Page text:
ROSS Intelligence‘s mission – taking on the biggest names in legal research with artificial intelligence (AI) – just got an $8.7 million boost in venture funding. ROSS intends to outpace LexisNexis and Westlaw by using AI to assist attorneys with fast and accurate legal research. ROSS was founded in 2015 by Andrew Arruda, Jimoh Ovbiagele and Pargles Dall’Oglio at the University of Toronto. ROSS currently offers AI-assisted legal research tools focused on bankruptcy and intellectual property law, but intends to use its new funding to develop new product lines, like labor and employment law, and for market expansion. The Center for Law, Science & Innovation is excited to have ROSS attend our upcoming Legal Analytics Workshop and present before more than 40 law students and workshop attendees during Faculty Director Gary Marchant‘s Artificial Intelligence: Law, Ethics & Policy course.

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Diana Bowman on Responsible Research and Innovation in Nanotech

Faculty Fellow and Associate Dean of International Engagement Diana Bowman recently co-authored a paper on responsible research and innovation (RRI) in nanotechnology. Devices of Responsibility: Over a Decade of Responsible Research and Innovation Initiatives for Nanotechnologies, published in Science and Engineering Ethics, discusses and takes stock of the international efforts to guide the responsible development of nanotechnology. The paper reflects on the current state of RRI in nanotechnology and the tools of technology governance that have developed. Lastly, the authors propose avenues of further RRI research, development, and application.

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Center welcomes two stellar new faculty fellows!

The Center for Law, Science & Innovation is thrilled to announce the arrival of two rising young stars to our already formidable cadre of Center Faculty Fellows: Karen Bradshaw Schulz and Troy Rule!  Karen Bradshaw Schulz Newly appointed Associate Professor of Law Karen Bradshaw Shulz joins us from NYU Law, bringing enormous energy to ASU Law and the Center. Her research focuses on governance of natural resources, with an emphasis on emerging regulatory approaches. She is an expert on wildfire law and has also written about land development and forest management. Troy Rule Visiting Professor of Law Troy Rule joins us from the University of Missouri, where he was awarded the Gold Chalk Award for Excellence in Teaching in 2011. His research on property law issues associated with renewable energy has been published in such journals as the UCLA Law Review, Washington University Law Review and University of Illinois Law Review. He teaches Property, Secured Transactions,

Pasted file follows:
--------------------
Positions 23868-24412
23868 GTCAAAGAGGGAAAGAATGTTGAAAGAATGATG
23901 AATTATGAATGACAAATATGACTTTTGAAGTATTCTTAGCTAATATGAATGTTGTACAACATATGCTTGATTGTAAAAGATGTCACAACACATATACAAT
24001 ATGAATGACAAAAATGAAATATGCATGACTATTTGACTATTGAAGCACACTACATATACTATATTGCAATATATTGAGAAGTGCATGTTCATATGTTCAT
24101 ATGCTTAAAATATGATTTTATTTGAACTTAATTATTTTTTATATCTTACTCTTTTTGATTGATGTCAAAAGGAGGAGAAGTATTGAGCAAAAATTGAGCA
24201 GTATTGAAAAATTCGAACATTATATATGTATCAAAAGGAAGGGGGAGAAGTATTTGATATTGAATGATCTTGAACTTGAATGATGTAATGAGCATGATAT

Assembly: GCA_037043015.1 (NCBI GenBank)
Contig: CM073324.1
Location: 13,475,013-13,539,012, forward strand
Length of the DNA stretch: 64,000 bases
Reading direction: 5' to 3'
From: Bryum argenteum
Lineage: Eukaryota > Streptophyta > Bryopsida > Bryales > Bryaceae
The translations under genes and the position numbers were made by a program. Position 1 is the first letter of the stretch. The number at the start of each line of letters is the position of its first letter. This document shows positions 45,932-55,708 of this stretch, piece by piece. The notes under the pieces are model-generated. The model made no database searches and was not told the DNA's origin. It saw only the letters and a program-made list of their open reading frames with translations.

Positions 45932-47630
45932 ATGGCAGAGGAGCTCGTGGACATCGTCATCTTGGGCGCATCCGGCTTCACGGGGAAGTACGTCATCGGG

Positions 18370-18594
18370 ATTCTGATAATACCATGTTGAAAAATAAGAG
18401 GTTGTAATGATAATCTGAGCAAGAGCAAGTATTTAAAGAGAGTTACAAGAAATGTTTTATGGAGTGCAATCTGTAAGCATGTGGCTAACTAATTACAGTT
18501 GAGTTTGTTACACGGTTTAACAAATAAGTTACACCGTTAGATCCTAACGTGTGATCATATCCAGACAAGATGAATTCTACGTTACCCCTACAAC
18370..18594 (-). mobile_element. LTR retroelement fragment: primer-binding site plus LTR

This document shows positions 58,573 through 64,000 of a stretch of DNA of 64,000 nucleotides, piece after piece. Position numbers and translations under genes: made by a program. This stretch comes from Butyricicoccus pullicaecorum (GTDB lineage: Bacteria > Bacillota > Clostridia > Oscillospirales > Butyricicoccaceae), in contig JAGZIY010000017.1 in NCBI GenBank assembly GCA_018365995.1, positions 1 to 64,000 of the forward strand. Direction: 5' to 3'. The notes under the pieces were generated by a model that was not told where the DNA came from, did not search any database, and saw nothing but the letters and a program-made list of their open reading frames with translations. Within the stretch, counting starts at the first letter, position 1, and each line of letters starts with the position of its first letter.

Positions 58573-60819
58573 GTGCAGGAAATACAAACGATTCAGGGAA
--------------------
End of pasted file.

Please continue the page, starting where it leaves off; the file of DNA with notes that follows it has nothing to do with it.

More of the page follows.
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THE WALKING DEAD: Death, Taxes & Zombies – REGISTER NOW FOR THIS “HAnHGHAMZHGaARnARng” (that’s “entertaining” in zombie speak) Event!!!

The NY Times heralds the author of Death and Taxes and Zombies, Adam Chodorow, Professor of Law at ASU’s Sandra Day O’Connor College of Law and a Faculty Fellow of the Center for Law, Science and Innovation, as having performed a valuable scholarly service by embarking on a playful examination of serious tax-code issues from a refreshing perspective. Read the NYT article here. Join Adam Chodorow and Ed Finn, director of the Center for Science and the Imagination, for a screening of The Walking Dead and a conversation about death, taxes and zombies.  Click below for more info.

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ANNALS OF HEALTH LAW – SPECIAL PUBLIC HEALTH LAW EDITION

Professor James Hodge, who heads the Public Health Law and Policy Program at ASU, recently announced that the Special Symposium Edition, Innovations in Public Health Law: Exploring New Strategies, of the Annals of Health Law, is now available online here.  In collaboration with the Beazley Institute for Health Law and Policy at the Loyola University Chicago School of Law, this Special Symposium Edition features outstanding scholarship from diverse authors across the field of public health law with a focus on innovative and concrete solutions to significant public health problems.  Here are the authors and links to their articles: Daniel S. Goldberg, Intervening at the Right Point in the Causal Pathways: Law, Policy, and the Devastating Impact of Pain Across the Globe; Lance Gable & Benjamin Mason Meier, Complementarity in Public Health Systems: Using Redundancy as a Tool of Public Health Governance; Clark J. Lee, Patrick P. Rose & Earl Stoddard III, Enhancing Communication Between Scientists, Government Officials, and

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Sparking Controversy: The TTIP and the Precautionary Principle

Wednesday, August 7, 2013 By Yvonne Stevens Four weeks ago in Washington D.C., European Union (EU) and United States (US) representatives began ardent negotiations toward what has been deemed by both sides to be a constructive and beneficial free trade agreement between the EU and the US. Reasons cited for the Transatlantic Trade and Investment Partnership (TTIP), as it is called, include significant economic gains by targeting sustained global economic restoration, job generation, competitiveness, and further economic development. Specifically, the TTIP seeks to promote more effective trade, transparency, and rapport by eliminating trade tariffs and reducing costs by harmonizing the standards, rules, and regulations of the two sides. The European Parliament Resolution on EU trade and investment negotiations with the U.S. (text B7-0187/2013), promoting the move toward a more robust integrated transatlantic marketplace, endorsed the measure. However, in what has come to very likely be the most controversial issue (potentially